While surfing the web, I hear of movies and books every once in a while. On WorldNetDaily’s website in particular I heard about this “must read” which happened to also be a New York Times best-selling book. I like reading books when I have the time, and because of the many great things I had heard about the book I couldn’t resist finding a copy of The Harbinger. In particular, what made me especially curious about this book by Jonathan Cahn were the numerous amount of people who said “Even though the story is fiction, what is described in the book is true and could actually happen in the future…”
The Harbinger is a fictional story about three characters: Nouriel, Ana, and “The Prophet”. Nouriel is telling Ana, a publicist, about his encounters with a man who claims to be a Prophet from God. This Prophet tells Nouriel throughout their encounters, the United States of America has similarities to ancient Israel, and has been susceptible to God’s warning and will be judged less it repents of its ways. Isaiah 9:10 is cited often throughout this story, but what is also cited are things said and done within recent years which have great similarities to things said and done by ancient Israel back during the Prophet Isaiah’s lifetime… I found the similarities surprisingly shocking, and this book certainly does give the reader legitimate reasons to be cautious about the fate of our world and our own lives; it’s important we all repent especially our nations’ leaders.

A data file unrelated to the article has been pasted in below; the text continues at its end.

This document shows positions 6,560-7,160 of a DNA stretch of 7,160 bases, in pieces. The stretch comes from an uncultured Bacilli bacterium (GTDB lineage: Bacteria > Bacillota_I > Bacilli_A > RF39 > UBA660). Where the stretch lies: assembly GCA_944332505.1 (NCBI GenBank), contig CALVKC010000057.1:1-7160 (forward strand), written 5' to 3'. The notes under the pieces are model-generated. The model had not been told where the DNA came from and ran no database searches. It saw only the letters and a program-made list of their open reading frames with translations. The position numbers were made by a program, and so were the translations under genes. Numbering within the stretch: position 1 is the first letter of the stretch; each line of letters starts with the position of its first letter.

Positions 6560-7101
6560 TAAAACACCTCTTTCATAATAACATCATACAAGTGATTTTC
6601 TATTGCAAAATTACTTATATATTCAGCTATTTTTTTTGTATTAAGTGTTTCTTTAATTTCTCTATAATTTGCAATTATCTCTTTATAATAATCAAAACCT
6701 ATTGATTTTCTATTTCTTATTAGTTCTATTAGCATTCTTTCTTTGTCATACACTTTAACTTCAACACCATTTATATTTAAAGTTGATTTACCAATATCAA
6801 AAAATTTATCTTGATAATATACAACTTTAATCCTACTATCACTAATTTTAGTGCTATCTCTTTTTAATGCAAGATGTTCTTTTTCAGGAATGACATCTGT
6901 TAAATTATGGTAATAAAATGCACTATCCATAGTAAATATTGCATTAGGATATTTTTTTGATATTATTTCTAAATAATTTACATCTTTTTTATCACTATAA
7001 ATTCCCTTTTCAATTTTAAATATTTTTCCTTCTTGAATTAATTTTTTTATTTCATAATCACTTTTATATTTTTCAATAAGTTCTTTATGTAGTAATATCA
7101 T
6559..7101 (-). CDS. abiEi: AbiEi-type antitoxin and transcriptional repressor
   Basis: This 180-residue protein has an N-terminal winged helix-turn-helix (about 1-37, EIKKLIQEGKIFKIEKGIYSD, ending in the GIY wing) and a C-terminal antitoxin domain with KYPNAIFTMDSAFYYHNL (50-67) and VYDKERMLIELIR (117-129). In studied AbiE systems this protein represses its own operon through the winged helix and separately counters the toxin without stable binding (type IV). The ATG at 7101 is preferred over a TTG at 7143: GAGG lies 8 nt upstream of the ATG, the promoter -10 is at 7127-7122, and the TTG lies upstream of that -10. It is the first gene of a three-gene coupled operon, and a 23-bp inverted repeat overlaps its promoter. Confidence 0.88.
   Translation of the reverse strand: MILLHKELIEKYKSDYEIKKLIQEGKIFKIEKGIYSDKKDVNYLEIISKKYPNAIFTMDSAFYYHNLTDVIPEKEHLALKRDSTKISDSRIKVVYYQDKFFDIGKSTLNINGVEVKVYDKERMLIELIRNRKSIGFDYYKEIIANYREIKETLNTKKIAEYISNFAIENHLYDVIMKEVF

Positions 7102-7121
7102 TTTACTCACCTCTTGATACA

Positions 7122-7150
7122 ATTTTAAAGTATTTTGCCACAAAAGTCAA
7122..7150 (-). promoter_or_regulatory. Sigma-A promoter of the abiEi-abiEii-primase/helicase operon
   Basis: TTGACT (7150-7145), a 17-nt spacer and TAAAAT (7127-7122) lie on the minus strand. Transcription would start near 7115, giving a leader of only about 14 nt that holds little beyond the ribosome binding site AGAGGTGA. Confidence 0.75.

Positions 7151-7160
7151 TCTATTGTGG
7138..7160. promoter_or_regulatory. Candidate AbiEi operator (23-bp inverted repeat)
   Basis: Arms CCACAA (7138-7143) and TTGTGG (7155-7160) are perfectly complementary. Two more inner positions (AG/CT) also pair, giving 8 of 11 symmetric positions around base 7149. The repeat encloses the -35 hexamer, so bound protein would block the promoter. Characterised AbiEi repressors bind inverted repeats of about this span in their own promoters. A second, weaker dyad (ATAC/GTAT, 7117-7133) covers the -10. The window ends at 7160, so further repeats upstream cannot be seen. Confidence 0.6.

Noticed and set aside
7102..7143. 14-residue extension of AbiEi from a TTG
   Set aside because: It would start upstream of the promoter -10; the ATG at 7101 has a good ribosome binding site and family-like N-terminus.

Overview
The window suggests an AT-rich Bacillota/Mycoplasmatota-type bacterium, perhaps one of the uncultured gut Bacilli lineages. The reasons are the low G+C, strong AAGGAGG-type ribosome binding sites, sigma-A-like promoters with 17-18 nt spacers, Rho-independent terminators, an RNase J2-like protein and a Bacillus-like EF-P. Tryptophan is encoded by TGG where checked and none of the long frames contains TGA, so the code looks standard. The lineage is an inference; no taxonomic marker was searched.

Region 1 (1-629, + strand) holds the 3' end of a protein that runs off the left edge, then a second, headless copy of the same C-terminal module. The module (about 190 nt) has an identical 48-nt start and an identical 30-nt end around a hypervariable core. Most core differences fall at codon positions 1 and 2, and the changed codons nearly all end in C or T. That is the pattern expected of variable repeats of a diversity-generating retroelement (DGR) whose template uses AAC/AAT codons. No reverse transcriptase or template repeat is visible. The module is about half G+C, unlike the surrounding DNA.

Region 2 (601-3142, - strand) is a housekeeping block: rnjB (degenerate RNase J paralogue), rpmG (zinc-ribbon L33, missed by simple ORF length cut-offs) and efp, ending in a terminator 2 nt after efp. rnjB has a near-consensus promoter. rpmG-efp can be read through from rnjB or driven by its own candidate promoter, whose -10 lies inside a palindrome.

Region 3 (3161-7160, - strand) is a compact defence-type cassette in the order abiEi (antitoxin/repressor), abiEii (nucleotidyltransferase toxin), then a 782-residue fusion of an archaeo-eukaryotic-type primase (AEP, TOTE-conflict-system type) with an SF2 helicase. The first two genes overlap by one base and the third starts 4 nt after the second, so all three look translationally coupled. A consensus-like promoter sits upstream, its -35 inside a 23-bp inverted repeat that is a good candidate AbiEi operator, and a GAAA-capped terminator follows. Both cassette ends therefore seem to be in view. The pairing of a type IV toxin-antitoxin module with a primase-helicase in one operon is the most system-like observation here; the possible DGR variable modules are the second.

However, there are two things which Jonathan Cahn forgot to consider when writing this story: 1) The Book of Revelation and 2) The Alternative Media’s Message. I don’t want to get too complicated in this review, I’ll save some of those thoughts for my YouTube Channel later, but what Jonathan Cahn preaches in his book is iffy in that while everything he says is accurate, the application for it isn’t necessarily completely accurate. When it comes to the type of theology applied, it’s definitely not worth ignoring but it’s also not necessarily going to be in the exact image as it’s being perceived. It’s like you happen to see through a neighbor’s window a gun hanging on the wall and someone nearby tells you “that man who lives there is dangerous”. Yes the person has a gun, but that doesn’t mean that any person who has a gun is a bad person. Jonathan Cahn does provide information and sources for his story which is great, but you have to be very careful with how you interpret everything based on the info; what Jesus said in Matthew 24 is especially worth considering. All in all this is a good book with a decent storyline, though I wouldn’t call it “suspense” like the book considers itself since it’s not really the type of book which will keep you on the edge of your seat…
Book Rating: 3 out of 5 stars.